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you guys can bullshit all night. Me? I'm turning in below. Screw the torpedoes!" We steamed on, never far from land (the skipper planned to beach the ship in the event we were hit). The coast of Florida dragged by "500 miles long and rwo feet high." Always, the aircraft and escort ships were somewhere in sight. Nonetheless, the convoy disbanded when we reached Key West. Thereafter, individual ships were to proceed on their own ro destinations in Africa, South America, or wesrward to the southern United States. We arrived as night fell, so the skipper opted to anchor and wait for full daylight before continuing. This meant we would spend the night over a minefield set to discourage U-Boat predators. The fantail sleep experts had a field day discussing the dubiously "safe" aspects of sleeping over tons of submerged TNT versus taking our chances with enemy submarines. Our anchor clattered out, and an uncharacteristic silence fell over the ship as the engineers secured the steam plant. The pilothouse was kept dark and quiet, except for the occasional chatter of radio traffic filtering out of the wireless room. Some of the other ships from the convoy appeared to be continuing on alone rather than lose time at anchor off Key West. The night wore on uneventfully. Sudden ly, during midwatch, the radio screamed to life with a frantic SOS from one of the first impatient ships that continued wesrward through the night. Even as a rescue effort was being mounted, within a half hour, rwo more vessels broadcasted SOS's-ships traveling in the same direction we would follow just a few hours later.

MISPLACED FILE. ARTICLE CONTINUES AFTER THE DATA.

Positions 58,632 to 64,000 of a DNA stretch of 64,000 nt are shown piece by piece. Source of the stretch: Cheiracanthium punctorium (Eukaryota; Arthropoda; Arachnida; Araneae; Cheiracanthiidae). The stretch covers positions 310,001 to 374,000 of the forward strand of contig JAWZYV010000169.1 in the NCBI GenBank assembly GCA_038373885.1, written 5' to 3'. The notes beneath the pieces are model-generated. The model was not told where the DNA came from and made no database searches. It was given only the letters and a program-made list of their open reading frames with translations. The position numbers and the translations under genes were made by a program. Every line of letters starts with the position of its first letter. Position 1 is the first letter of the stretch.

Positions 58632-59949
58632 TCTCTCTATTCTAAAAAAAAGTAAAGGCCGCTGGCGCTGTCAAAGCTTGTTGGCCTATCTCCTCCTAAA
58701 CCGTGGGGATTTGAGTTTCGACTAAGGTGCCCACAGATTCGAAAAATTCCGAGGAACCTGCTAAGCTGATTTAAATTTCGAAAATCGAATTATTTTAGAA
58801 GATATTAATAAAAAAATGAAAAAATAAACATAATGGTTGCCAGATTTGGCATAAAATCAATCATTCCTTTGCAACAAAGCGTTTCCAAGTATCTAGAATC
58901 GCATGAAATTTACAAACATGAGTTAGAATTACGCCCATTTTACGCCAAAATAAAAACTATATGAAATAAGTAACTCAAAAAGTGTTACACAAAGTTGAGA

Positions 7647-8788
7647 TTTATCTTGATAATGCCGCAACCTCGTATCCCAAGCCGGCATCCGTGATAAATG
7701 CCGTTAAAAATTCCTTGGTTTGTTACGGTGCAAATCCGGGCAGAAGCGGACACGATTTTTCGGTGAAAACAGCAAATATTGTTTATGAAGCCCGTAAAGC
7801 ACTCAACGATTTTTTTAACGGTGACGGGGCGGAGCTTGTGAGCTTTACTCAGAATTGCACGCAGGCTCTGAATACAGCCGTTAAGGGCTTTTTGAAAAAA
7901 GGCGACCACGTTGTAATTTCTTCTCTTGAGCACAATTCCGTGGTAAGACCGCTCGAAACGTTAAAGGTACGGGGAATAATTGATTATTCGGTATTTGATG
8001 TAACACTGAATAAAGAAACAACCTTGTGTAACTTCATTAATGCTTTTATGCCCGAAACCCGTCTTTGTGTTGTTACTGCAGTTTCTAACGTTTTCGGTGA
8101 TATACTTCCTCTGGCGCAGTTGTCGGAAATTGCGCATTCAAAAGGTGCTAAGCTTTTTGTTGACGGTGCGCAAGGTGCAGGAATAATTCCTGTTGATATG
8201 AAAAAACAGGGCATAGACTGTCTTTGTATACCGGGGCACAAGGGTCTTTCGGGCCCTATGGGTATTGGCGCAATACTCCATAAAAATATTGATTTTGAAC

For the remainder of the night, all ears were glued to the reports of fires, sinkings, and urgent rescue efforts. Well after first light, we weighed anchor and headed west, alone. The old hands who had been critical of our skipper's decision to risk the ship by anchoring in a minefield now stayed quiet. Blackie, in his characteristic way, marveled at the skipper's prescience in picking the minefield as the lesser of t-wo evils, one of which we still had to confront. With a blazing sun and glassy, clear water, no submarine would risk detection while search and rescue craft might still be roam-

ing about. By ten o'clock in the morning, we encountered the first of three broad oil slicks marking the graves of last night's victims. The rescuers were long gone, but the iridescent sea was still littered with a melange of crates, bedding, ship's gear, and lifejackets. The usually vocal crew fell strangely silent in the face of this sobering evidence. Well before rwilight, the Old Man saw to it that we were safely tucked into the harbor at Mobile, Alabama. From that day forward, we traveled only during the hours of high daylight, creeping along the shore in as shallow water as our draft permitted. The next day we ducked into the mouth of the Mississippi River, south of New Orleans. Finally, wearrived at Corpus Christi, Texas, our destination. After tugboats maneuvered us to the loading dock, the captain ordered the engines all-stop, and we prepared to take on oil. Our skipper, Frans G. M . Anderson, had, through his prudence, outwitted the U-Boat commanders

Sea History 113 - Winter 2005-2006  

10 Dangerous Voyage, by Roger Tilton • 16A French Spoliation Case: Not-Quite Justice after Never-Was War, by Jock Yellott • 26 Samuel Elio...

Sea History 113 - Winter 2005-2006  

10 Dangerous Voyage, by Roger Tilton • 16A French Spoliation Case: Not-Quite Justice after Never-Was War, by Jock Yellott • 26 Samuel Elio...